Dilaforette AB has announced the results from an exploratory Phase I/II clinical trial in malaria with its candidate drug sevuparin. Sevuparin was studied in adult patients with uncomplicated falciparum malaria as adjunct treatment and was found to be safe and well tolerated.
The study results indicates important early anti-adhesive effects with a potential to improve the outcome for patients with severe malaria, even though the primary efficacy endpoint was not met. Karolinska Development owns 69 percent of Dilaforette.
The study was conducted by Dilaforette in close collaboration with The Mahidol Oxford Tropical Medicine Research Unit (MORU), at the Mae Sot and Mae Ramat Hospitals in Thailand.
“The effect seen in this study is promising and warrants quick assessment whether sevuparin should be added to the treatment regime in severe malaria”, says Professor Arjen Dondorp, Coordinating Principal Investigator, Department Head and Deputy Director of the MORU.
Sevuparin is a potential novel adjunctive treatment for severe malaria pre-clinically developed in the laboratory of Professor Mats Wahlgren, one of the co-founders of Dilaforette, at Karolinska Institutet. The aim of the present trial was to study sevuparin in adult patients with uncomplicated falciparum malaria prior to studies in patients with severe malaria.
The trial was divided into two parts, the objective of the first part was to assess safety and tolerability of sevuparin. The objective of the second part was, in addition to safety, to measure reversal of sequestration of mature parasitized red blood cells in the smallest blood vessels.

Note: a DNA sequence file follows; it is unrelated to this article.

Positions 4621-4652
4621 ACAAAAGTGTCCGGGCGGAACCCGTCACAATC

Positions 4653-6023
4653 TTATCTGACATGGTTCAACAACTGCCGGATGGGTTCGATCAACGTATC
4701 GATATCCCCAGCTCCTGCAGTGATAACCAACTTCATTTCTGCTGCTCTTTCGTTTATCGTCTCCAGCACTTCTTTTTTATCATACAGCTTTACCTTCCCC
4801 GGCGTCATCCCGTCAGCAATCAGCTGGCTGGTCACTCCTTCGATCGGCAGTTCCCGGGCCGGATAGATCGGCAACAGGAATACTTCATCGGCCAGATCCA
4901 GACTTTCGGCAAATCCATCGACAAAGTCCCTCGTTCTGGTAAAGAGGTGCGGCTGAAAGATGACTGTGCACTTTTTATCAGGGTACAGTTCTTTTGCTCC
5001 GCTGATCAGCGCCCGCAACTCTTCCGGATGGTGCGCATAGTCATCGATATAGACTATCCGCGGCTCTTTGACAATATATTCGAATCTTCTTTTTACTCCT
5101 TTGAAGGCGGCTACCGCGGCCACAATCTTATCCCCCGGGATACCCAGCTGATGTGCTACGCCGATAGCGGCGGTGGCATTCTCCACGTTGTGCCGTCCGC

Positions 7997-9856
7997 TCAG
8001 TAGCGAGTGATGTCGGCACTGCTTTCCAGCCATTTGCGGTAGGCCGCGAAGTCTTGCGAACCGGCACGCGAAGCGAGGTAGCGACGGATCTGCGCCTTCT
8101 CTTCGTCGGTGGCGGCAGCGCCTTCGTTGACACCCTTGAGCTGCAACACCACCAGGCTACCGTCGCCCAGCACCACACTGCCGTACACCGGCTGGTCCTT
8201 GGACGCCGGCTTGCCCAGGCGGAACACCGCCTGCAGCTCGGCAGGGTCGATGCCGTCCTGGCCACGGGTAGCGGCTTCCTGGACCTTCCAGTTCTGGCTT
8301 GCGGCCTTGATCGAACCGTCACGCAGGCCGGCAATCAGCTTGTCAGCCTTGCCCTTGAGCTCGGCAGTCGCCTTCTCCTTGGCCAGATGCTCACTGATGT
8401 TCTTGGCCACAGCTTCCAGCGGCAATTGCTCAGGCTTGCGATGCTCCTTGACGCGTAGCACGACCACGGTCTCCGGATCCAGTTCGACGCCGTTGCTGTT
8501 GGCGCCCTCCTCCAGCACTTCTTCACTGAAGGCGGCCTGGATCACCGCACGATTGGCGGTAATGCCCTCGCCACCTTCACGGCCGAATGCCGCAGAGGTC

In the second part of the trial, which was open labeled, the patients were randomized into two groups; one group received standard-of-care (SoC), atovaquone/proguanil, and the other group received a combination of SoC and sevuparin.
Due to slow recruitment and in order to progress the program into severe malaria, it was decided to prematurely terminate the study when a total of 53 of the planned 89 patients had been treated. Among the 53 patients that were treated, 23 patients received SoC and 30 patients received SoC plus sevuparin. The study results showed that sevuparin is safe and well-tolerated in adult patients with uncomplicated falciparum malaria.
The study did not reach statistical significance on its primary efficacy endpoint, i.e. an increase in appearance of mature parasitized red blood cells into the blood circulation over the first 11 hours after start of sevuparin treatment. However, due to the premature termination of the trial, the results do not suffice as the basis for conclusive determination of the effect of sevuparin.
Furthermore, exploratory analyses indicates a higher number of mature parasites in the circulating blood already one hour after the first dose of sevuparin. This observation is consistent with the intended effect of sevuparin, which is to reverse blockage of blood vessels by mature parasitized red blood cells which normally stick to the vessel wall and obstruct the blood flow.
In addition, the number of young parasitized cells consistently decreased over the early time period after the initial sevuparin injection which is in line with the assumed capacity of sevuparin to block parasite invasion into red blood cells. As patients with uncomplicated malaria have a much lower parasite load than patients with severe disease, the exploratory analysis supports further clinical studies in severe malaria with the aim to show that sevuparin can reverse the binding, which should improve blood flow and clinical outcome.
“Based on these findings, we intend to approach relevant stakeholders in the malaria community with the aim to progress the program into the intended patient group, patients with severe malaria”, says Christina Herder, CEO, Dilaforette.
“These data with sevuparin indicates its potential to improve microvascular blood flow and thereby address unmet medical needs for several diseases including severe malaria and sickle cell disease”, says Torbjörn Bjerke, CEO, Karolinska Development.
The Indian part of the clinical development program will due to unforeseen changes in local legislation not continue.